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Concert Reviews and Audience Comments



2014-15 Season

Saturday 6th June 2015 - Morten Lauridsen: Lux Aeterna - Eric Whitacre:Lux Aurumque -Selection of Russian and European music

Conductor: Richard Laing
Organ:Ivan Linford

"A fine summer evening and an uplifting programme of Russian music, and works by Lauridsen and Whitacre, not forgetting Ivan Linford playing music by Philip Glass."

Saturday 28th March 2015 - The Lark Ascending and Flos Campi - Vaughan Williams, An English Mass - Herbert Howells and selection from King Richard III - William Walton

Conductor: Richard Laing
Violin and Viola: Shulah Oliver
With Bach Camerata

Leicester Bach Choir wishes to thank the Herbert Howells Trust for their generous financial support of our March concert, when the choir performed An English Mass by Herbert Howells.

Howells – and so much more

"Congratulations are due to the Leicester Bach Choir and their conductor Richard Laing for a superb and quintessentially English concert. It was a brave decision to put on a concert consisting of relatively obscure works: although Vaughan Williams’ The Lark Ascending has gained fame through Classic FM, his haunting and beautiful Flos Campi is much less well known, as are the topical Music from Richard III by Walton and the showpiece of the evening, Howells’ An English Mass. Those who went to concerts of more familiar music on the same night missed a treat here, as the audience at St James the Greater can testify.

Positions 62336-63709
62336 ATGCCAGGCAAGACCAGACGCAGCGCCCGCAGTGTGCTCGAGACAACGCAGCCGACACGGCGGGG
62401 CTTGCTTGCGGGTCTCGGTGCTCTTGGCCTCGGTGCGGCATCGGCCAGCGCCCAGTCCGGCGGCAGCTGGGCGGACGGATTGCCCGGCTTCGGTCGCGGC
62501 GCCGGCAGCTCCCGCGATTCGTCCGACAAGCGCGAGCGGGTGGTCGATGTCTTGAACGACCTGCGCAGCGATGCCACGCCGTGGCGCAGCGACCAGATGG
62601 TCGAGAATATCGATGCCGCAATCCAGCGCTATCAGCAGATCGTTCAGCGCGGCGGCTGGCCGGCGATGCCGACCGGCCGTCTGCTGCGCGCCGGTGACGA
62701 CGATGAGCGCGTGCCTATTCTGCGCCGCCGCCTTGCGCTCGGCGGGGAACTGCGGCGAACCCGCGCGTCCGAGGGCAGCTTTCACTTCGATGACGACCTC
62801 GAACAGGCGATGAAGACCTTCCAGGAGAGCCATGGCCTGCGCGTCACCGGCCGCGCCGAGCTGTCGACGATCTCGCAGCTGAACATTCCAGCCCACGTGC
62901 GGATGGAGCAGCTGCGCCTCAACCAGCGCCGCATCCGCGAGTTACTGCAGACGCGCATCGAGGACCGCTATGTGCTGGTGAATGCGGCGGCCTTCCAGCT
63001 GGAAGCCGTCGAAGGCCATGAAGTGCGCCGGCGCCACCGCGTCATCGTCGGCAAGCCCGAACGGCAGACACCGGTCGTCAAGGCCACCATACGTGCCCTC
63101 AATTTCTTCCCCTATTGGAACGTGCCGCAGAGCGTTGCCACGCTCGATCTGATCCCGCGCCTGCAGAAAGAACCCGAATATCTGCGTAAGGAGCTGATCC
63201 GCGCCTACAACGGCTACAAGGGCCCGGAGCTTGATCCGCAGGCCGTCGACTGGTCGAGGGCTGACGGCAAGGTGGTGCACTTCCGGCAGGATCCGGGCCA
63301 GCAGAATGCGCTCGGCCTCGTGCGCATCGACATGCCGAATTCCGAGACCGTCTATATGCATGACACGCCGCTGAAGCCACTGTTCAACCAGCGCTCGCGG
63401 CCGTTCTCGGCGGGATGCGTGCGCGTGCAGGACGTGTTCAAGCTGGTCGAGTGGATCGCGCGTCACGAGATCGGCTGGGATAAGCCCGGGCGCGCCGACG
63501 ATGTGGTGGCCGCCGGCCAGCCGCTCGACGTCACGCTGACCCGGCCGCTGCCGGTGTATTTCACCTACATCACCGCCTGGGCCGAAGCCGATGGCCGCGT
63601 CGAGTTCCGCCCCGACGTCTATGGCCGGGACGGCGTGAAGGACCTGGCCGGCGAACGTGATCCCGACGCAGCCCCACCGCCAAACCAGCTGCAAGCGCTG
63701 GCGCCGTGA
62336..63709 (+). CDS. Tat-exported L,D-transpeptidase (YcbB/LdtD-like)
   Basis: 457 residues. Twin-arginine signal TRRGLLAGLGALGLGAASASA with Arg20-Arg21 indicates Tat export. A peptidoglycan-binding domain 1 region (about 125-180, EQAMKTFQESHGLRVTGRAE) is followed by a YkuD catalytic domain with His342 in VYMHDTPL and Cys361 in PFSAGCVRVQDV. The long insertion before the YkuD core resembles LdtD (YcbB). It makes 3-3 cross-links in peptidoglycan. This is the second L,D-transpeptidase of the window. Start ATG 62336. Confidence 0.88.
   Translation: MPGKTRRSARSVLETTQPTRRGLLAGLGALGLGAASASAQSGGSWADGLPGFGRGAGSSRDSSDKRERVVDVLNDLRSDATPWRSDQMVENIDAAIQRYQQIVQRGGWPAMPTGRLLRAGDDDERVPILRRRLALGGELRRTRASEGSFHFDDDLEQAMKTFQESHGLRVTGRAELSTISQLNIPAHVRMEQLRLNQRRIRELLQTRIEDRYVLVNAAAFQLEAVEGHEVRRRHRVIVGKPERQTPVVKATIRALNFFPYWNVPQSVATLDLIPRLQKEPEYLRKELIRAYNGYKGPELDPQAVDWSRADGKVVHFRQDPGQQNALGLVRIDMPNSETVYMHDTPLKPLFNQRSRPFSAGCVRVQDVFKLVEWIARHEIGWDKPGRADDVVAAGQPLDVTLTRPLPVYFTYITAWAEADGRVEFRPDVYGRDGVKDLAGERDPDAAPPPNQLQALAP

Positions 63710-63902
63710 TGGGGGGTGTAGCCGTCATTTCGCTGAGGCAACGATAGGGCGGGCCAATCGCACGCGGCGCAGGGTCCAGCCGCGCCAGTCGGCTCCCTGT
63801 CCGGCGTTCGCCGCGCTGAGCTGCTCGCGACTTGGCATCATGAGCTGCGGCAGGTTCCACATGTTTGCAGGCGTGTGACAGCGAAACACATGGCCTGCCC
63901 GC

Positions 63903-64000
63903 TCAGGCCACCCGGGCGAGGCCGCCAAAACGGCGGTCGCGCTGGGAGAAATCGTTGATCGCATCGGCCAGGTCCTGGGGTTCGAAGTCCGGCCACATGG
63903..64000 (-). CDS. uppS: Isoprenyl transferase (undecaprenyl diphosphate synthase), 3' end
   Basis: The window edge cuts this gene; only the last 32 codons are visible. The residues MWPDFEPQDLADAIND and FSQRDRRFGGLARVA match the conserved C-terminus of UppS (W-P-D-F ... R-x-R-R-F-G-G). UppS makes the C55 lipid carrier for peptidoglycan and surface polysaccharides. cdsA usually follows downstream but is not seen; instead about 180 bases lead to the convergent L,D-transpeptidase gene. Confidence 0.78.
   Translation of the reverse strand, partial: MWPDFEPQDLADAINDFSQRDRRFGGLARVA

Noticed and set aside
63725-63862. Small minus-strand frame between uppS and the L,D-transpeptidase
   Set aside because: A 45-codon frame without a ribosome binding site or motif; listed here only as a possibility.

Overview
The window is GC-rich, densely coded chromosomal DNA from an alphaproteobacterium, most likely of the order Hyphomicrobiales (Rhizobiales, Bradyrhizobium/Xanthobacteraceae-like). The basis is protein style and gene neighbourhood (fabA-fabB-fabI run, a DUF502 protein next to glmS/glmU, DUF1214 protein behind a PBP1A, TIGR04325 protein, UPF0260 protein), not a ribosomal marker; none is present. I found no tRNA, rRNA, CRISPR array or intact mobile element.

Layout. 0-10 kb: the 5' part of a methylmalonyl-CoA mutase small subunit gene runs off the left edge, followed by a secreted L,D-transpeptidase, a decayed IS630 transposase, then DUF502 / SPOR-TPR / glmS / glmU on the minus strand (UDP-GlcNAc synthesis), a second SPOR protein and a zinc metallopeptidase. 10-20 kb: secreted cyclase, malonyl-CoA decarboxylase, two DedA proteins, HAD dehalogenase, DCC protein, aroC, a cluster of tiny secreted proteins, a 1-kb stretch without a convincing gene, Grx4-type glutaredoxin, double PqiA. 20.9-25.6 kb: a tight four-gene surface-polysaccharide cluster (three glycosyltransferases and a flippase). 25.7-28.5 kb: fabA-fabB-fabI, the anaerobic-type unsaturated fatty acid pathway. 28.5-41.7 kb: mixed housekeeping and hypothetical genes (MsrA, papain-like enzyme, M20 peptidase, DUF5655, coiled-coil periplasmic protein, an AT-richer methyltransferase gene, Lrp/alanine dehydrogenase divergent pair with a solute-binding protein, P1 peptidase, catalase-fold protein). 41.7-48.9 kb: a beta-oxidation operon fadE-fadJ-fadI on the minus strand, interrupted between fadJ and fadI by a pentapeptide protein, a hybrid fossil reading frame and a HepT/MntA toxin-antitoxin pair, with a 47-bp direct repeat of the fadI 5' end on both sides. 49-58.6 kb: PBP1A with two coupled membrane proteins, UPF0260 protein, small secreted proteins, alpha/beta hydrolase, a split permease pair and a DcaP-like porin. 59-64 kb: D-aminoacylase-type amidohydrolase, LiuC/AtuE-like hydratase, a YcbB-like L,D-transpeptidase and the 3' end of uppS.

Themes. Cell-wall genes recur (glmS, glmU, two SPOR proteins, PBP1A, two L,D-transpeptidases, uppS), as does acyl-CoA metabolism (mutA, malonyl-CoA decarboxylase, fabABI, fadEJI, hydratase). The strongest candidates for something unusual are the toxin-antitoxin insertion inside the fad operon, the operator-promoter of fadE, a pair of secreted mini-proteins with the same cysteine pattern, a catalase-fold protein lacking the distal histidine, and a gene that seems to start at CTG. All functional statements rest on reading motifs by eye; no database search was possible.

Although this is billed as a Bach Choir concert, first and foremost tribute must be paid to the Bach Camerata, whose beautifully sustained and sensitive playing both opened and underpinned the whole concert. The mood of innocence and yet wistfulness conjured up especially during the Walton was breathtaking. But the prize for pure magic has to go to the violin soloist Shulah Oliver, whose gorgeous depiction of the lark ascending kept the audience silent at the end for a good twenty seconds of delight as we all imagined the bird spiralling away.

Shulah was no less outstanding as the viola soloist in Flos Campi, producing a tender and gentle solo after the climax of the piece, which was reminiscent of another Vaughan Williams’ masterpiece, The Oxford Elegy (perhaps another year, Bach Choir…?) . The choir made a major contribution to the atmosphere conjured up: in all this wash of emotional intensity it would be easy for it not to sound as though the piece knew where it was going, but the accuracy of the choral singing, with its excellent phrasing and attention to dynamics, carried the momentum forward and provided a sensitive backing to the solo viola with sustained quiet singing which was hugely effective.

All this set the scene beautifully for the dark and brooding Kyrie that opens Howells’ An English Mass. There was so much that was good that it is hard to pick out particulars, but I was struck by the exciting Credo, the excellent bass solo by Phil Hawkins in the Sursum Corda, the sense of awe conjured up by the Sanctus and the sublime Benedictus. There was a stunning ending to the Agnus Dei and a very confident and atmospheric Gloria. The only thing that marred the performance was the strident note struck by a siren outside the church, which spoilt a highly effective solo by tenor Sam Wood at the very end. We were left wanting more, an encore sans ambulance, but we will have to wait. One thing is certain – the Leicester Bach Choir and its conductor Richard Laing know how to give a great concert."

Susan Paterson

Saturday 29th November 2014 - Messiah by George Frederick Handel

Conductor: Richard Laing
Soprano: Katie Tretheway
Mezzo-Soprano: Cathy Bell
Tenor: Julian Forbes
Bass: James Oldfield
with Bach Camerata